Once again, we are reminded of how lucky this city is to have Donovan McNabb. Bread and Circuses a.k.a. NFL '07, opens its training camps throughout the country this week, with the Eagles making their annual sojourn to Lehigh beginning Friday. And a week from the following Monday or Tuesday, we'll probably hear the annual State of Donovan Address.
The craziest confluence of existing and future franchise-level NBA talent met this past week, with Greg Oden and Kevin Durant coming, Ray Allen going and Kevin Garnett staying put - for now. At the end of the day, the Western Conference got stronger and taller, and the East got quicker and shorter.
A week before the most important night of his professional life, Billy King continued to profess certainty, equanimity and calm. This was either a good sign or an indication that we're all going over Niagara Falls with just a barrel and a medicated smile.
With the NBA season over, players, coaches and administrators who aren't obsessed with the June 28 draft have scattered to the four winds. But a new breeze is sending many from around the league to Africa, a continent long neglected, for both humanitarian missions and an increasing emphasis on potential player development.
CLEVELAND - They ask the citizens to "Rise Up" around here and support LeBron James and the Cleveland Cavaliers. It is a civic demand to forget The Drive, and The Fumble, and The Shot, and The Shot II, and every other sporting event that has ripped the heart out of this city since 1964.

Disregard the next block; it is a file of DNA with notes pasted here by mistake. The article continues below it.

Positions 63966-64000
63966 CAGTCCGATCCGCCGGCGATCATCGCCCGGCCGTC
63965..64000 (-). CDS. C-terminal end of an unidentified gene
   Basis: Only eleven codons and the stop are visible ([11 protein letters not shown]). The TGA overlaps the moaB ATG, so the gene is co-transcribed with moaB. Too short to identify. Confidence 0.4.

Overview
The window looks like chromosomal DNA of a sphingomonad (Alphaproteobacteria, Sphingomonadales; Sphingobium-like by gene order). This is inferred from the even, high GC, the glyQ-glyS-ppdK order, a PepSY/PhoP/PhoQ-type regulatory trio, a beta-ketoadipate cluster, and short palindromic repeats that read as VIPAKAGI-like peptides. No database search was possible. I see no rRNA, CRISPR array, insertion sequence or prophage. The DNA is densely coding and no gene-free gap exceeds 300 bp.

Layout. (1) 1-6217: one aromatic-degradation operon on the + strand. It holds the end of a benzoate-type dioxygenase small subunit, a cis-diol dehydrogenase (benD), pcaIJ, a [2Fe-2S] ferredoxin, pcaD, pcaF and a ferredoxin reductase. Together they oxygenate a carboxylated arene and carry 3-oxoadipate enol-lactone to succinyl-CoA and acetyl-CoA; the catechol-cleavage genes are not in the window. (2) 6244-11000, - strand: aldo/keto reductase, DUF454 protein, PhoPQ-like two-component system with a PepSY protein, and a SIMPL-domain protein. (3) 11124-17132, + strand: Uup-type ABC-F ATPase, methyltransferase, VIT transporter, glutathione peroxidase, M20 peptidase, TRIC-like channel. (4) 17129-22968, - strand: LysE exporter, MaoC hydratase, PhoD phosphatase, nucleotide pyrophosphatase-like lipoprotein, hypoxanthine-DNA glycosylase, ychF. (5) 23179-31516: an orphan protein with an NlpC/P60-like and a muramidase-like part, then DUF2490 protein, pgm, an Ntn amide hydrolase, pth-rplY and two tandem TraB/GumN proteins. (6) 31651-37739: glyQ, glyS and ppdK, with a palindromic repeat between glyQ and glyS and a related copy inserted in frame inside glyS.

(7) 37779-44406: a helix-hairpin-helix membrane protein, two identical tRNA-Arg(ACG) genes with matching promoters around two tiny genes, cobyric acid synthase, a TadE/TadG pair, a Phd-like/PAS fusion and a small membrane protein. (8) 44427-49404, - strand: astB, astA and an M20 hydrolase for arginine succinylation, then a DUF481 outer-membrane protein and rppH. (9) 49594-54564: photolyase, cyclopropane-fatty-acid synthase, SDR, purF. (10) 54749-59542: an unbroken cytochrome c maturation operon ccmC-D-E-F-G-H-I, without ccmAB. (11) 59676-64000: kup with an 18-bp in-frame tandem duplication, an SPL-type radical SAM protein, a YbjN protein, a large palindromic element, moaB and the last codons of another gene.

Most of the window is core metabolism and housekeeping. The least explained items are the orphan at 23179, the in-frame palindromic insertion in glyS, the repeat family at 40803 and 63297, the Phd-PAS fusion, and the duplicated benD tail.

Bruce Bowen knew early in his career that he was going to be a satellite, revolving around bigger NBA planets. He was in Miami, which had just brought in burly Anthony Mason to play in the post with Alonzo Mourning, which meant one thing: Bowen had to expand his shooting range.
We are so desperate for an NBA savior to equal Michael Jordan that, over the years, there are those who have anointed the undeserving (Harold Miner), the incorrectly positioned (Grant Hill, small forward), the fellow alumni (Jerry Stackhouse, Vince Carter), and the Scooby-Doo inducing (Penny Hardaway?) to Jordan's level.
SALT LAKE CITY - You hear a lot of dumb things in my line of work. Ridiculous conspiracy theories. Unworkable trades. But among the dumbest came last week, when a radio guy suggested to me that the rules in the NBA make it impossible for a team to improve. Not bad trades or insipid coaching hires. The rules. Something about how teams are so hamstrung by contracts, and can't make deals because of the cap, and boo, hoo, hoo.
SAN ANTONIO, Texas - Here, they know that your whole life can change with the bounce of one Ping-Pong ball. The Spurs have been wretched exactly twice in the last two decades, and got David Robinson and Tim Duncan as their reward, and the championships have flowed like honey ever since. Without its two seven-footers, this franchise almost certainly would not be playing in a gleaming new building, and would likely have moved, if not folded.